Out of the FOG was written by a group of people who have experienced a relationship with a family member, spouse or partner who suffers from a personality disorder.
Personality disorders are serious mental-health conditions which affect millions of people but which often go undiagnosed and misunderstood. Personality disorders often deteriorate the quality of life not only of the people who suffer from them, but also their family members, spouses, partners, friends, colleagues and acquaintances.
The acronym FOG stands for Fear, Obligation & Guilt - feelings which often result from being in a relationship with a person who suffers from a Personality Disorder. It was first coined by Susan Forward & Donna Frazier in their book "Emotional Blackmail: When the People in Your Life Use Fear, Obligation, and Guilt to Manipulate You."
It is the goal of this book to help inform and encourage family members, spouses, partners, friends and caregivers as they try to work their way out of the confusion, out of the chaos and out of the FOG.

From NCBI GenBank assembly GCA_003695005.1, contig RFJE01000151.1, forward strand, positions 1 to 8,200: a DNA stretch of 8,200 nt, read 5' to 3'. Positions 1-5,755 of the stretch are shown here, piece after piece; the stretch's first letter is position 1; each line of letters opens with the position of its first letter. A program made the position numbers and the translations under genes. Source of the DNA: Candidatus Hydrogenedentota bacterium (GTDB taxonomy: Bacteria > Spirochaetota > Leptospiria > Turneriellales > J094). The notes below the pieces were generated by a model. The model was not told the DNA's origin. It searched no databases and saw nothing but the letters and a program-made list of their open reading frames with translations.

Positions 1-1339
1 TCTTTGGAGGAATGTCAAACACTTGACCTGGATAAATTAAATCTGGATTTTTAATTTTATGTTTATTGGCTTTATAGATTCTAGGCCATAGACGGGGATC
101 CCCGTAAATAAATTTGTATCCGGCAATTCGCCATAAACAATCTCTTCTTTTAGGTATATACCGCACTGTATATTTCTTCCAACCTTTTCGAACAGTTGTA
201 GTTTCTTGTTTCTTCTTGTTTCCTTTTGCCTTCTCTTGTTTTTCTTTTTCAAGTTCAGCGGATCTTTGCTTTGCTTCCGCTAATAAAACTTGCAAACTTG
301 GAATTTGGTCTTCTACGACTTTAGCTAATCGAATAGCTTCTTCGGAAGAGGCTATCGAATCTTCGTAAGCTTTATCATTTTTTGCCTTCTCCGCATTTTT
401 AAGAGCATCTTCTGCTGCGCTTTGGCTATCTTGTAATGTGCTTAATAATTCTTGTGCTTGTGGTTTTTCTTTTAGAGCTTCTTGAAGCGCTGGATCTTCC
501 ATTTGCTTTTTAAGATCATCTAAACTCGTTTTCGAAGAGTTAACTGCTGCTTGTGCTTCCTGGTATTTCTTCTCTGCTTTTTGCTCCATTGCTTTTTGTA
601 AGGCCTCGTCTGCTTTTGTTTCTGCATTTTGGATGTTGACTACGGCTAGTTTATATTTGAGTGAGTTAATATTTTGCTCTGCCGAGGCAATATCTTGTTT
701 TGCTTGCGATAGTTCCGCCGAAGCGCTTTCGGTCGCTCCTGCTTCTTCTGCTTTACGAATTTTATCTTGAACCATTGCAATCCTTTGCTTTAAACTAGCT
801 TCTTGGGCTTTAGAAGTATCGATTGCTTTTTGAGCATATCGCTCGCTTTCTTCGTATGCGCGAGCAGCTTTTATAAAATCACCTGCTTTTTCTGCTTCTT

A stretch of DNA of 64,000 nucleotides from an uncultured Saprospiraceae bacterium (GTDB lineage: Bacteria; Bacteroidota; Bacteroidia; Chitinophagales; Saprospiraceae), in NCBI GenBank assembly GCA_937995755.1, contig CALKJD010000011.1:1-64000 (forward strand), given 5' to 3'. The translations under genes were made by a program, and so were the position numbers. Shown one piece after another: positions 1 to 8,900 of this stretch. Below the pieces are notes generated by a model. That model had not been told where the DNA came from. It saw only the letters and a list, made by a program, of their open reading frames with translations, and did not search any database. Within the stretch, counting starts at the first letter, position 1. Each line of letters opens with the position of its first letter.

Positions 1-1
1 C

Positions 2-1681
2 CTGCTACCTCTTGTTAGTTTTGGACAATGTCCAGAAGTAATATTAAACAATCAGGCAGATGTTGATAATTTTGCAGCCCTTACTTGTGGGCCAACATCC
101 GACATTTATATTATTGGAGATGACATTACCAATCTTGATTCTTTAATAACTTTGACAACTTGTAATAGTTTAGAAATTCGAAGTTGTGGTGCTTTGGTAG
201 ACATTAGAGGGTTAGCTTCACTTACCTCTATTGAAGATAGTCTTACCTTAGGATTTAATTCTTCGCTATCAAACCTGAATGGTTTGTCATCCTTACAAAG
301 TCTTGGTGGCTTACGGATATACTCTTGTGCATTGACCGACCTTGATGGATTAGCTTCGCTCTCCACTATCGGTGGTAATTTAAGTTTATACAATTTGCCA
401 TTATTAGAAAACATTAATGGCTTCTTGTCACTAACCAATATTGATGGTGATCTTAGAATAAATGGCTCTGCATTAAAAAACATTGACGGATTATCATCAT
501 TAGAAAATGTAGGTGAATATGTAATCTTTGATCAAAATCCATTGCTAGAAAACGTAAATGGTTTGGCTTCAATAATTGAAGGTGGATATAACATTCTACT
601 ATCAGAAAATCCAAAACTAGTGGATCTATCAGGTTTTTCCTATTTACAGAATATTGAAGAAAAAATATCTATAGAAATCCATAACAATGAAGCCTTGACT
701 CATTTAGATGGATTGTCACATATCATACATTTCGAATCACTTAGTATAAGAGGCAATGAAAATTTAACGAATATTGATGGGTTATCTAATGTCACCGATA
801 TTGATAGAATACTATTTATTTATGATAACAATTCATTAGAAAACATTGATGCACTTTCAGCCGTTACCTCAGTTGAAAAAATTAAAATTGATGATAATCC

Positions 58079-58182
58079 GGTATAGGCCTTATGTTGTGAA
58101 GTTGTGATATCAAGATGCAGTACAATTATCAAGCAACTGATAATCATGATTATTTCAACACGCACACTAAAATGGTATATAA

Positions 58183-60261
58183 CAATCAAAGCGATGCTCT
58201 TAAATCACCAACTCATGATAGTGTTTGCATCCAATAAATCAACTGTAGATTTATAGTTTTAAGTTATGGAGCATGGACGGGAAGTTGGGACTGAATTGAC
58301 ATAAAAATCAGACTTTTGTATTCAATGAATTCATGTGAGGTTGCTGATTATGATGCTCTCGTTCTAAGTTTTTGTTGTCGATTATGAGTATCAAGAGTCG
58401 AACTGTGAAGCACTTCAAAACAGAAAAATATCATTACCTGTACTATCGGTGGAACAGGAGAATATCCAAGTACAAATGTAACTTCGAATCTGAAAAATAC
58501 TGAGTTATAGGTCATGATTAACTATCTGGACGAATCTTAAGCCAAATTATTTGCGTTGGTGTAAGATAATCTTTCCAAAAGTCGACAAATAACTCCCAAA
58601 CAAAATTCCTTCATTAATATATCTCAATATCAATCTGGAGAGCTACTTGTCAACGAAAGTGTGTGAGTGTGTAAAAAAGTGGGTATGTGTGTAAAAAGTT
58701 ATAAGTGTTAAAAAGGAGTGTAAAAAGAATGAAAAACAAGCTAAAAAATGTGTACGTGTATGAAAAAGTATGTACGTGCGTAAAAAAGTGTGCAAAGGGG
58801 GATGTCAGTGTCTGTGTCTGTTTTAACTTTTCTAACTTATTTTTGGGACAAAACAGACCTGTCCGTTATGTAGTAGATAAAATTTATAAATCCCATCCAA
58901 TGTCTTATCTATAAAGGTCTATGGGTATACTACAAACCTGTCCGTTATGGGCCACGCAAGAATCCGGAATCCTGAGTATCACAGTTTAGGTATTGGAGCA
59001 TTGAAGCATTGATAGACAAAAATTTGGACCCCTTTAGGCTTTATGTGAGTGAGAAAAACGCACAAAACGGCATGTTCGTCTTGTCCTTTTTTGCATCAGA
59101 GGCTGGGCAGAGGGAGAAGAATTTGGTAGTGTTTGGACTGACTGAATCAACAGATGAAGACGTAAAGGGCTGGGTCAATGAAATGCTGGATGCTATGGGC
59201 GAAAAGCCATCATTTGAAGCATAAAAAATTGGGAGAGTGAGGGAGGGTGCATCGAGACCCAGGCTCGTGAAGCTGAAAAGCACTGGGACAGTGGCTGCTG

The emphasis of Out of the FOG is to describe personality disorders from a Non-personality-disordered individual's point of view. In other words; what is it like to live with a person with Narcissitic or Borderline Personality Disorder? What’s it like to have a parent with a Histrionic or Dependent Personality Disorder? How do you cope when confronted with the prospect of caring for someone with Obsessive-Compulsive or Avoidant Personality Disorder?
The descriptions of personality disorders given in this book are based not only on the clinical criteria used for diagnosis but also on the experiences of people who have cared for someone who suffers from a personality disorder; what it feels like, what works and what doesn't.
We often think of people in simple terms such as good and bad, friends and enemies, loving and hateful. Personality disorders are not so simple and the people who suffer from them often exhibit behaviors which are at times constructive and at other times destructive. This often creates confusion for those who come into contact with them.
If you have a family member or loved-one who suffers from a personality disorder, it is our hope that the information contained here may help you understand these behaviors better and navigate out of the FOG in your own life.